French Drain or Freedom Drain

I just had an opportunity to inspect a basement that was swimming in water. After chatting with the home owner I discovered that they had paid a contractor last summer several thousand dollars to install a French drain around the foundation with an assurance that this would fix the leaky basement. Firstly, a French drain is not something invented in France. It is a drainage system invented by Henry French in Massachusetts in the mid 1800's as a way to redirect surface and subsurface water from valuable farm land. Secondly, it is not a waterproofing system just a moisture redirection system.

Modern Basic French Drain

This diagram is essentially what a French Drain cross-section should look like. There are a few variations like PVC liner and clay lining that will improve the efficacy along with a landscape fabric cover/filter on the pipe with diminishing sized gravels above the fabric liner to decrease clogging. The end design will be determined by what you need the drain to do. If it is removing surface water from a marshy section of your yard then a broad shallow drain a few inches under the surface may do the trick. If it is removing surface and subsurface water from near an 8 foot deep basement wall then the method is more in depth, similar to the I come across contractors and hacks all the time who speak as though the "French" drain is the solution for all water penetration issues, most don't really know what a French drain is. Most of the drainage systems I have seen are some personalized version of a gravel drain or a form of collector drain that the creator calls a "French" drain. That said, some of these are exceptional pieces of work, I have seen some that deserve their own name. However, I have seen some, most really, that are truly just a hack job. They don't do the job that the creator proclaimed they would do when selling the idea to the client. What is truly shocking is some of the online advice and YouTube videos from so called drainage specialist who just dig a trench, throw in some gravel and a perforated pipe and call it good. Such a system will block quickly, in just a few months in some situations.

This perforated pipe was not adequately protected and dirt, silt and roots blocked in a short period.

The important things to remember with drainage are:
  1. Water will find its way in if there is a way in.
  2. Water will take the path of least resistance.
  3. Water will pool at a low spot.
  4. Water will flow down hill.
With those things in mind you can look at most systems and you can see if it is going to work. Ask the following questions:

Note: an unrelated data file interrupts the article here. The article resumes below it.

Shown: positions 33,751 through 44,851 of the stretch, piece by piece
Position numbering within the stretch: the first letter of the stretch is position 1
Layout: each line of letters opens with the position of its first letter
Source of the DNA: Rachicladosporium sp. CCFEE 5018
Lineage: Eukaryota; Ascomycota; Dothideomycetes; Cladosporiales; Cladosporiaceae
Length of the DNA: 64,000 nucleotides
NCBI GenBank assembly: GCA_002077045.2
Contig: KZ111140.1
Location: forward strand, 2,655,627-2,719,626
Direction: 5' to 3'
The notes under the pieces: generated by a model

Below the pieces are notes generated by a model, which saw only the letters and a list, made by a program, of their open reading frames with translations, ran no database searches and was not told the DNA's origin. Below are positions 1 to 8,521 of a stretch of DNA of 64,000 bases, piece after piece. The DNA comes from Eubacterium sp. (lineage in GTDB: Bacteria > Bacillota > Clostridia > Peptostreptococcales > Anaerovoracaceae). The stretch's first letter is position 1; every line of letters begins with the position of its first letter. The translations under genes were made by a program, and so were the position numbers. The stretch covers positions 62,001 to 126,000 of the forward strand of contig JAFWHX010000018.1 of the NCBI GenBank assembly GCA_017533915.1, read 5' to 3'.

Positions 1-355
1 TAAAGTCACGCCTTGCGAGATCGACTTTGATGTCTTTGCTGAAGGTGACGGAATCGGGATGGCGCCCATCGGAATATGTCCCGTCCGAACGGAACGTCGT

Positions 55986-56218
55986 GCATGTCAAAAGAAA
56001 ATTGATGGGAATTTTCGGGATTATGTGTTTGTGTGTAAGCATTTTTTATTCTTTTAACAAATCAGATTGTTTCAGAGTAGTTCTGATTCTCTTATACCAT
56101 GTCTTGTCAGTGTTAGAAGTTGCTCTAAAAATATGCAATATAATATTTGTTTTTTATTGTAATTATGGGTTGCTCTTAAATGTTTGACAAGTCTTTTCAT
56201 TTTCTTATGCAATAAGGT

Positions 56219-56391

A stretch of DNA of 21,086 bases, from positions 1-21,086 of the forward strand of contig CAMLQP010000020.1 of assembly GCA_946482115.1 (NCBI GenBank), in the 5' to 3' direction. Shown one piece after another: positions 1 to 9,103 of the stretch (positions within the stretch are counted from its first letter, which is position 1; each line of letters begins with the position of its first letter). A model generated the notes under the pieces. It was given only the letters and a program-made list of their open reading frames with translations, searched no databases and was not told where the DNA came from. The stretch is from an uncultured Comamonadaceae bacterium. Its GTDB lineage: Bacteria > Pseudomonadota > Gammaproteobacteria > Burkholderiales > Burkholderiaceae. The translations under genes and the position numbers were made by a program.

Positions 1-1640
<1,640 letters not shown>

1. Will it stop the water from coming in?
  2. Will it keep water out?
  3. Will it direct water away?
  4. Will the water flow downward?
  5. Will the water stay way?
With those factors in mind you should be able to tell if your contractors plan is really a potential solution for your problem, or just an expensive hack at the problem. In a previous post about drainage I refer to the proper conventions for "waterproofing" a foundation according to the International Residential Code 2003 (406.2) and such big names as Bob Vila. If you have a basement leak do some research and when the time comes hire a specialist or a very competent contractor and have a very clear conversation about how to tackle the problem. If your contractor has a solution that is a 2 foot deep French drain protecting your 8 foot deep basement wall then he probably doesn't know what he is doing. If he proposes a solution that incorporates a "French" Drain, some deep excavation and some sort of a foundation liner in the overall project scope then it is probably a good bet he knows what he is doing.

A liner and French drain installed correctly

The above pictures show the correct use of a French drain when "waterproofing" a foundation. This work appears to be deep enough to meet the water penetration levels of the basement/foundation, the liner is a combination of tar and plastic liner and it lines the base of the trench where the perforated pipe is laid. All that remains is to protect the pipe from clogging (several options) and back fill with gravel (also several options). What I like to do when possible is in the following diagram.

Ideal basement foundation waterproofing

I like to add the extra plastic liner on the top of the soil angled away from the foundation. It really diminishes surface water. By adding some soil or gravel or even a concrete walk way on top of this really reduces sub surface water and improves the efficacy of the whole system. Where possible try to make sure your surface plastic is black 6 mil plastic, this will reduce any plant growth trying to punch through the plastic. In some areas it is hard to find 6mil black plastic in which case use the clear plastic but top it off with 4 to 6 inches of topsoil or gravel, or best of all a concrete path. Good luck.  
This entry was posted in Best practice, Project Tips.

Post a Comment

Your email is never published nor shared. Required fields are marked *